Jump to content

How to be a competitive PhD applicant for science education


Recommended Posts

Hi all,

I am an undergraduate in my sophomore year, and I hope to pursue a doctoral degree (PhD) in science education in the future. I have immersed myself in a lot of different activities at the intersection of science, teaching, and linguistics, all of which represent my potential research interest. Among my research experiences, I am currently a researcher in a developmental biology lab and am involving myself in the next month with science education research. 

It's been hard finding quality information on the path to becoming a PhD in education. My reasons for considering the degree include a love of research, academia, teaching, and change in our educational systems. That said, I am unsure what graduate schools look for when accepting applicants. Here are some questions I have:

-What are some activities I can pursue as an undergraduate to show demonstrated interest for these programs?

-What factors are most important in accepting applicants? Research? Teaching experience? Volunteerism?

-How important are statistics, such as GPA and GREs?

-Is it necessary to receive a Master's Degree if I know that my ultimate goal is to be in academia?

Any advice you can provide is very much appreciated. I also am trying to talk to PhDs in the field to grasp a better understanding of the field.

Thank you!

Link to comment
Share on other sites

It depends on the program and what kind of research within education research you are interested in!

Several science education programs, like the Science Education program at Stanford, are nestled within "curriculum and teacher education" programs, and may require classroom teaching experience to apply. Other programs, like Berkeley's SESAME program, may have doctoral students working on K-12 science teaching and learning, but also attract researchers interested in teaching science in higher ed - this program doesn't require prior K-12 teaching experience, but encourages applicants to have gained a masters in a math or science field (or, be willing to obtain a content-specific masters while at Berkeley). If you're more interested in the more cognitive-sciencey side of education research, then getting involved with research opportunities in education research (as it sounds like you are) or related psychology research is a great direction. 

I'd encourage you to get involved in some way with science teaching - whether that's tutoring or TAing peers in college, or volunteering with a science after school program, or doing work/internship at a science museum. Any experience that gives you more context to think about science teaching and learning will help you notice interesting puzzles worth researching AND build a deeper understanding of the context in which science learning happens.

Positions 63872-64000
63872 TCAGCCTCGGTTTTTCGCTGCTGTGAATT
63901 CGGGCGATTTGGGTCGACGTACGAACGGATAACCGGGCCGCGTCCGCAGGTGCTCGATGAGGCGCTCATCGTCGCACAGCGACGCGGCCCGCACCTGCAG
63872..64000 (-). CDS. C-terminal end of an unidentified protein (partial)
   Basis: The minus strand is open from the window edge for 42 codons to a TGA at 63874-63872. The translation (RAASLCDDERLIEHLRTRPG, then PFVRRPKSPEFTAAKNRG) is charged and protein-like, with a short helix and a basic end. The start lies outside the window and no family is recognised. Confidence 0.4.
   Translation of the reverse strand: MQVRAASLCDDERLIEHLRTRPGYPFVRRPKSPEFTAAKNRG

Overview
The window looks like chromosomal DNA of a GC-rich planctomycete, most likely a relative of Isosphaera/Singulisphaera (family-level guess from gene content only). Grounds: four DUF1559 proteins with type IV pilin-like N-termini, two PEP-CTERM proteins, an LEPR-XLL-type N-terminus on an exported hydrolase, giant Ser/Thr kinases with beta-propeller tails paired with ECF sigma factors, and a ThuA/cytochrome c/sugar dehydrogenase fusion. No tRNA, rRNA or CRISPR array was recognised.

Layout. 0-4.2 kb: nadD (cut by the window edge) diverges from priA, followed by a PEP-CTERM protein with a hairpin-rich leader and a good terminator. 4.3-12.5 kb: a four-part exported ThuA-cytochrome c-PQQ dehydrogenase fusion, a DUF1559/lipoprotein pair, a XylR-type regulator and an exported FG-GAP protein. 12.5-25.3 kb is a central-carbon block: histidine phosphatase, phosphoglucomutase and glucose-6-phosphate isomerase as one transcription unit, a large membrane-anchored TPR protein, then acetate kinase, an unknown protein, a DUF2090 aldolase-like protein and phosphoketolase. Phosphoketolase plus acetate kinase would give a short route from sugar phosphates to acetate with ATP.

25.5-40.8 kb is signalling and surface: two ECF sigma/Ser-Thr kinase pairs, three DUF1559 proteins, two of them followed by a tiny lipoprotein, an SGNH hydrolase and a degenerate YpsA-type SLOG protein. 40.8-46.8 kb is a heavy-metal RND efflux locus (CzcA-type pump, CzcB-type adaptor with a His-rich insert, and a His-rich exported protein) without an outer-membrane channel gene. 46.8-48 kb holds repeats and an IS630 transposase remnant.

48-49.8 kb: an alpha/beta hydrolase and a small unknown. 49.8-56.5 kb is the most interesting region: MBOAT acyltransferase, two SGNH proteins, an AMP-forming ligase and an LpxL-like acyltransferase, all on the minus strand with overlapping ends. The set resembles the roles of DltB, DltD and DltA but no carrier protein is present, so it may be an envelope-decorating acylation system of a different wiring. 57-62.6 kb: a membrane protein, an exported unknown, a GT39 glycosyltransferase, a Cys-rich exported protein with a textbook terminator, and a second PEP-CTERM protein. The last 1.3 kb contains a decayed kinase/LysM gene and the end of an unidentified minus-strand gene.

What matters most in your application is your statement of purpose and being able to articulate a story of the experiences that shape your current goals, thoughts, and questions about science learning. Recommendation letters that can add third party perspectives that align with your SOP are perhaps the second most important piece. If you want to get a jump on this, consider practice writing regularly about the things that draw you to science education, what puzzles pique your curiosity, how those connect to your own past experiences, etc, and seeing what themes emerge. You might notice evolution in your thinking over time and gain some insights about what is most profound to highlight in your ultimate SOP. 

Lastly, start reading research and noticing what excites you! Don't be afraid to reach out to researchers or organizations doing cool work to share your questions and ask advice on what to consider next. There's also a lot of science education researchers on Twitter, which is a surprisingly good way to get a sense of work in the field and connect to others engaged in this work. 

Best of luck!  

Link to comment
Share on other sites

Create an account or sign in to comment

You need to be a member in order to leave a comment

Create an account

Sign up for a new account in our community. It's easy!

Register a new account

Sign in

Already have an account? Sign in here.

Sign In Now
  • Create New...

Important Information

This website uses cookies to ensure you get the best experience on our website. See our Privacy Policy and Terms of Use